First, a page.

Wednesday, 19 June 2013

On crying coyote, and the annoyances of twitter, and why we don't use Piltdown man to prove evolution.

So I will begin with by saying that I hate twitter, fucking hate it. It seems impossible to make a coherent point while at the same time not coming across as overly aggressive and entrenched in one's stance. One often has to use strong wording, without sufficient space to explain one's points and the reasoning thereto. Also though occasionally something interesting is posted there, I often find upon rereading my tweets I come across as even more of an asshole then I actually am. That being said it is a useful medium for contacting people otherwise out of reach, and despite that we obviously don't agree on things, I've had (brief) conversations on there with Matt Dillahunty, Ricky Gervais, Richard Dawkins etc. whom I otherwise would never have had the chance to do so, so it's useful for connection and a couple quips, as well as the promotion of blogs etc.

Speaking of which, Matt on the off chance you visit my blog again, I'd love to have an email or skype exchange with you sometime. I know we haven't always agreed, and you've had to correct me on a couple occasions, but I do thank you for taking the time to have the conversation, as I know your day is a lot busier than mine, and I agree with you on most things.

So that being off my chest, I'd like to discuss "crying wolf", or in my case, crying coyote. I grew up on a farm, and just about anyone who has in north america has had to deal with some sort of predator, coyote, wolf, jaguar, mountain lion, etc. the fuckers dwell on forested or unfarmed lands and sneak in at night to kill livestock, the bane of any livestock farmer.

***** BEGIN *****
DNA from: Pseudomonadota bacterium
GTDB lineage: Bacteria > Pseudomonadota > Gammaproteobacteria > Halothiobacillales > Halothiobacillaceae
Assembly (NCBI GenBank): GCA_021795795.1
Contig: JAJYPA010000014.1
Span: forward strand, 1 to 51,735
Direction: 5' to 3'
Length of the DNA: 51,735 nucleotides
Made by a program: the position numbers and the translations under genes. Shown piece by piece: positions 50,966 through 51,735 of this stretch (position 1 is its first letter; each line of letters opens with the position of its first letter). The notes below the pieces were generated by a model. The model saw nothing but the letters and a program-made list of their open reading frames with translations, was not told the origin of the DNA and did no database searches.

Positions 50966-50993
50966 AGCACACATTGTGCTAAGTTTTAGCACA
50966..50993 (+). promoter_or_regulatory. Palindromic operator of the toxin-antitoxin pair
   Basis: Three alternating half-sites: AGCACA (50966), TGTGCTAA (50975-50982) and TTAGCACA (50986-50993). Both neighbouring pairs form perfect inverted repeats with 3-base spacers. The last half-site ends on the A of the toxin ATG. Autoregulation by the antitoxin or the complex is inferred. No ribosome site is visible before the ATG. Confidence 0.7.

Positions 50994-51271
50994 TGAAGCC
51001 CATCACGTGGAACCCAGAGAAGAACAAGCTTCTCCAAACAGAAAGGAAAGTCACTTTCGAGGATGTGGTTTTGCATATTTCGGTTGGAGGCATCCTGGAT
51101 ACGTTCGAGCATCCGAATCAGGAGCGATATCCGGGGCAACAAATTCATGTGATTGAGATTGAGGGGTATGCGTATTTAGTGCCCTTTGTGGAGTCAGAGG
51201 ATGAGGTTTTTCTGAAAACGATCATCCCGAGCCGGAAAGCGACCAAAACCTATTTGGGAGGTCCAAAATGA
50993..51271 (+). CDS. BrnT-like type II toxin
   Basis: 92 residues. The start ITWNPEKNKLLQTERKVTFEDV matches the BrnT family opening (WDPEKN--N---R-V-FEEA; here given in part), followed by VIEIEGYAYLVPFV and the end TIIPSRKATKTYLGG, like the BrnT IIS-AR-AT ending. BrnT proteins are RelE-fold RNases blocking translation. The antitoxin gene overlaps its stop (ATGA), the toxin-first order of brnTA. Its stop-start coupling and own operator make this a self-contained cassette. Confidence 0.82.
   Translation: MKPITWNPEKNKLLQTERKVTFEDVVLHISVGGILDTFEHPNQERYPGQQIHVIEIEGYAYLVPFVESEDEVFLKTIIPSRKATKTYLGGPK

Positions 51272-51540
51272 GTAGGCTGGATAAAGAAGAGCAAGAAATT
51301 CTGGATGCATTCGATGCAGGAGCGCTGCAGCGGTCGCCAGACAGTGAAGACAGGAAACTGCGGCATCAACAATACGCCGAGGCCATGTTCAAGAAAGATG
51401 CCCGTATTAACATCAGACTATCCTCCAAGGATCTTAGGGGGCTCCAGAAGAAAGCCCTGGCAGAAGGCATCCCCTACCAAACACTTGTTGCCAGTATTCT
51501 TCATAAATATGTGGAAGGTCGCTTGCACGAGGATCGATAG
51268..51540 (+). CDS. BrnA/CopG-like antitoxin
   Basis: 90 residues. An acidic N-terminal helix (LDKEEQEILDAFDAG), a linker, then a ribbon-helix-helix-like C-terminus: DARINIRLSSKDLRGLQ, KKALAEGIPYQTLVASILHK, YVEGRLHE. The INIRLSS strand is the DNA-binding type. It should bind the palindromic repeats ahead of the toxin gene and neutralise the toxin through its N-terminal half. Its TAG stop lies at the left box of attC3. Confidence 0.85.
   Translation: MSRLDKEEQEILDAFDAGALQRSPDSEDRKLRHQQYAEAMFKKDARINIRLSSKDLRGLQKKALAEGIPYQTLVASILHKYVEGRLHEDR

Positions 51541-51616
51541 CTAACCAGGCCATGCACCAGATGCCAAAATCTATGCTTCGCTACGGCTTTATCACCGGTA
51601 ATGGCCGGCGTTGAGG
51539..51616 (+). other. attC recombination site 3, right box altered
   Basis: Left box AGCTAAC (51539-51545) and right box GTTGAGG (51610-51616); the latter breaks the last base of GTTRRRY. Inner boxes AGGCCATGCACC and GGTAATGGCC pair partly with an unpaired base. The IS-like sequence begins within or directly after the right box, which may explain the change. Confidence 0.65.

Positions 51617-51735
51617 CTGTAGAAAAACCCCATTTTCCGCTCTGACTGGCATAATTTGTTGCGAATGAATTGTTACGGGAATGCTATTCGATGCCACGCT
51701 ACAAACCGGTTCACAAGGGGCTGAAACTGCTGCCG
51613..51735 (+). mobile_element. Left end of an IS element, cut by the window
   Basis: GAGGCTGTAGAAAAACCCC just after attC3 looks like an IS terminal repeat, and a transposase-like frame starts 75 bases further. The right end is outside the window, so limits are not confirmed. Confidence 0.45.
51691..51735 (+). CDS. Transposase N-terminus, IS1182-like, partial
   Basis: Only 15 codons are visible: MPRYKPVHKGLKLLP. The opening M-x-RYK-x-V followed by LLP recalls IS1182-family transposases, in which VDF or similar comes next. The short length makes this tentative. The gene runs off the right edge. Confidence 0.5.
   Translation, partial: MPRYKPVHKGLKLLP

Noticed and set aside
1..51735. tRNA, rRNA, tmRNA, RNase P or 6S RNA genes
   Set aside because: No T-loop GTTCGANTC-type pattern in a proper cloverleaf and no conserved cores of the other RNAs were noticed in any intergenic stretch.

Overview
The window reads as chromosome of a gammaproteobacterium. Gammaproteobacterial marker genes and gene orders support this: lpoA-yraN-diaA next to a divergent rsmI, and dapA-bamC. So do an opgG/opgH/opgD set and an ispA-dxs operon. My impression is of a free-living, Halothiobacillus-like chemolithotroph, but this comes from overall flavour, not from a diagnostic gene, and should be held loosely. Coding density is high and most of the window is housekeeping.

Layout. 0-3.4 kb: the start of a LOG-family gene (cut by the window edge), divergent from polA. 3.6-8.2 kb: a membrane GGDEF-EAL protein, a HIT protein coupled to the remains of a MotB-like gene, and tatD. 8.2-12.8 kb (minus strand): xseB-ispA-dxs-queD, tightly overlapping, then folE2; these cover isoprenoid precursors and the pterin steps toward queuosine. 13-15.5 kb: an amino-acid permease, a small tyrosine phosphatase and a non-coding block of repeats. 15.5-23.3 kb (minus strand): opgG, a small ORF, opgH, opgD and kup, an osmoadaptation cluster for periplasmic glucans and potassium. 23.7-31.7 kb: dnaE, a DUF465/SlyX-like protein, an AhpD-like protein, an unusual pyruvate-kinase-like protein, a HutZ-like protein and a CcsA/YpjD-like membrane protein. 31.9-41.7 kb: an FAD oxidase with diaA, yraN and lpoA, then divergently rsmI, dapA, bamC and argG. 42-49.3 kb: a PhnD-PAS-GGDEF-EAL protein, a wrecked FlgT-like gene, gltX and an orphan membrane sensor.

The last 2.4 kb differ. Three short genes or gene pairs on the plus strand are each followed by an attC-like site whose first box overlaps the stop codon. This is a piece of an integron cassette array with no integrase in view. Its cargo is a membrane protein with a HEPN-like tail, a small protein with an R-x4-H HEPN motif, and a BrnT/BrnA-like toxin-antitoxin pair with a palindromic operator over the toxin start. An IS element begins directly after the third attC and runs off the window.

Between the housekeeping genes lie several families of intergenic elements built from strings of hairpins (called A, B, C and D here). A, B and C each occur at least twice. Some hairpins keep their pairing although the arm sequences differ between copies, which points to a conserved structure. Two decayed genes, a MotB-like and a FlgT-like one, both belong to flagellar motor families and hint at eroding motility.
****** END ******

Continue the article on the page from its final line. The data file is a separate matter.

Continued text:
Now as we like to eat or sell our meat ourselves, most farmers keep some sort of firearm, whether it be a rifle or shotgun, to deal with these. I've never shot one myself, though I've killed quite a few groundhogs in my day, but generally its legal to shoot them on your farmland, and if a large pack is spotted, usually the township arranges some hunters or game wardens to do a culling (controlled killing off of a significant portion of their population.). Sometimes though, you get a bunch of them (or just one, in the case of the large cats) on your lawn and you don't want to or can't deal with them yourself, so you call Jim, Bob and Bubba to get over with their guns so you and your flock don't get eaten by whatever.

Now we all know the story of the boy who cried wolf, falsely claiming wolves until it was to late and no one came to his aid, and he was devoured. So what does this have to do with coyotes or anything else you ask? Well, this morning I was checking my twitter feed and this came up from the aforementioned Mr. Dillahunty.

"For the 999th time, it doesn't matter if specific case X is true if it is representative of actual problem Y."

(For some reason I cant get tweets to embed on here, but I will link to it)

Here is where the problem is, Matt, If we are talking about the real world, not a thought experiment, then the truth of a claim is what matters, regardless if it represents another problem or not.

Consider when the boy was killed by wolves, it did in fact proves wolves exist, but it was too late for him wasn't it? By misrepresenting someone else's problem as your own, you cause all sorts of other problems, I'm going to list a few here.